Wednesday, October 27, 2010


Nirjhara, oil on canvas, 36 x 36 inches, © 2010 Diane McGregor (Private Collection, Tucson, AZ)

October Moon

Moving through transitory banks of ice
through the closing hues of night,
commanding stars to glitter;
dawn to blush.
A glow that used to emanate
from clear and lucid eyes.
But here! We are, fifty years later, shadowed in emotion.
Tasting the cool night air together.
We have collided,
against our own eternal epiphany:
I am at the beginning of life
and at its end.
Like a reflection of waves
peering back through life's skeletons
that stretch past all horizons
and sensing the words of the Great Mother
And I see the constant light of purity
In the darkness of the earth ~ at night

-- Tom Sheldon--

Saturday, October 9, 2010

Toward a Romantic Minimalism

Romanticism is precisely situated neither in choice of subject nor exact truth, but in the way of feeling. - Baudelaire

Sutra, oil on canvas, 48 x 48 inches, © 2010 Diane McGregor

As I've developed my work over the past couple of years, going from very smoothly blended and luminous imagery to more textured, painterly surfaces and a focus on the underlying structure of the grid, I have sought to clarify exactly what kind of "ism" my work might fall into. My current paintings are minimalist in concept (the grid, repetition, non-objective), yet quite painterly and romantic in execution. Romanticism in visual art emphasized the new prominence of the brushstroke and impasto, the artist's free handling of paint, expressiveness of mood and color, intuition and emotion. Lyrical or painterly abstraction was introduced as a response to minimal art and the rigorous formalism of Judd -- the artist's touch is always visible in this type of painting. In 1967, The Institute of Contemporary Art in Philadelphia curated a show entitled, "A Romantic Minimalism," which included work by Brice Marden, Carl Andre, and Ralph Humphrey. These decidedly "minimalist" artists never abandoned the surface quality of the object. Brice Marden discusses this in a wonderful interview in Tate Etc (see, especially Marden's discussion of Rothko's work). Minimalism was a reaction against the painterly focus of Abstract Expressionism, but some of the "minimalist" artists working in the 60s and 70s never abandoned the presence of the artist's touch.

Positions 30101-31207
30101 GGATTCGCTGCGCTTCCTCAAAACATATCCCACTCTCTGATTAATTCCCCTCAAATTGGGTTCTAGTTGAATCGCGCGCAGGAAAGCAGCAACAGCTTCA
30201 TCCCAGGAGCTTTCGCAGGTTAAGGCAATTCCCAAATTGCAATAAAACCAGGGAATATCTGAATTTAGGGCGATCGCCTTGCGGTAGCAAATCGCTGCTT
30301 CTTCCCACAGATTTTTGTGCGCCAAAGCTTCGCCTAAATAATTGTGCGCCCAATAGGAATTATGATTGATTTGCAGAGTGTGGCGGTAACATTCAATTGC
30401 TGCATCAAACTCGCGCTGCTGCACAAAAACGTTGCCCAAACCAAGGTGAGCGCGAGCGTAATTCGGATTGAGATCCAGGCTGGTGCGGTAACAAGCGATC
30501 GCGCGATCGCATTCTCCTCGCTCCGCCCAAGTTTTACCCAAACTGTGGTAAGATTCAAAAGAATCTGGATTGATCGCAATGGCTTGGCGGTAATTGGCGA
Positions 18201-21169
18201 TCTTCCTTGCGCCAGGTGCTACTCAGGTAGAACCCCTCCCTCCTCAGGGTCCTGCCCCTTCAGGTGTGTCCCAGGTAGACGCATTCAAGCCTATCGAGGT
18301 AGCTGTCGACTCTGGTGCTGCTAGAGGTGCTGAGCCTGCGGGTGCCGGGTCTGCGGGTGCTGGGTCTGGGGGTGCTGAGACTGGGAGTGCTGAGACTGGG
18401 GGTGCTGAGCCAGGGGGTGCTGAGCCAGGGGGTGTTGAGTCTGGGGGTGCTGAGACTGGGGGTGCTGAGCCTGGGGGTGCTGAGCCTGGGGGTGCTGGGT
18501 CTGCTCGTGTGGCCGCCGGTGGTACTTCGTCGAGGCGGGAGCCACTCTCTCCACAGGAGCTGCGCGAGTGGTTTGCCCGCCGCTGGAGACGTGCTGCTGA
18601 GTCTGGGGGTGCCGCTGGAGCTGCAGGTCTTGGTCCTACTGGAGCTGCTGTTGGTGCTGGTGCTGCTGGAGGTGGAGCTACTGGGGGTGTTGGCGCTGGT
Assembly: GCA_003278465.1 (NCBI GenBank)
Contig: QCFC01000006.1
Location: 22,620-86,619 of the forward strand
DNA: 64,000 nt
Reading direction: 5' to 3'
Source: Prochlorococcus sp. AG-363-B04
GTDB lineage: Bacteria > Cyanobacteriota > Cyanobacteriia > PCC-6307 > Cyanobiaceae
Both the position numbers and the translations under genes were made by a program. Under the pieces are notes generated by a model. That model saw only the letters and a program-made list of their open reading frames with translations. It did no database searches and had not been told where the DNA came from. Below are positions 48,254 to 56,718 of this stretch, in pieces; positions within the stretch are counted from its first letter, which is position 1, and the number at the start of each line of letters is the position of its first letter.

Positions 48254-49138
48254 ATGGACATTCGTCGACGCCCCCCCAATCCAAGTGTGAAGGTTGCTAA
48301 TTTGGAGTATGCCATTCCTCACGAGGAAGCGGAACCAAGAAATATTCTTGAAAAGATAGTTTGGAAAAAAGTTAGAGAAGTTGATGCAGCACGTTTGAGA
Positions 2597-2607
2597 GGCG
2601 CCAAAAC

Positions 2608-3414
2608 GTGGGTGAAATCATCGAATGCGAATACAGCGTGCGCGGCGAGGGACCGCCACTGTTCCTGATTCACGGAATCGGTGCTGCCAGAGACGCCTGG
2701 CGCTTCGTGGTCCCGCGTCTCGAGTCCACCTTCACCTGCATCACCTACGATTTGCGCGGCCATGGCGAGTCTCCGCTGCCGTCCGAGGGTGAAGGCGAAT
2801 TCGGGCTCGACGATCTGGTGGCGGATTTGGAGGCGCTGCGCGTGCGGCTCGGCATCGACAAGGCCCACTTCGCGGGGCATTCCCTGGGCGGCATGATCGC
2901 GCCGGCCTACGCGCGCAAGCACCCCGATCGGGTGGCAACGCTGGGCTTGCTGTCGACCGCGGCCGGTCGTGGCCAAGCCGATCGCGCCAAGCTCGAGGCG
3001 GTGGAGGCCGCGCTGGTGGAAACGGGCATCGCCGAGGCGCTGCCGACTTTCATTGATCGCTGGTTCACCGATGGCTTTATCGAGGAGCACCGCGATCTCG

So I have been thinking of my work in terms of Romantic Minimalism - I use the grid, repetition, a limited palette, and no specific references to nature. However, the painting seduces with it's complex woven textures and mysterious layers of color, and I am thoroughly engaged by the gesture and quality of the individual brushstroke and its emotive and contemplative content.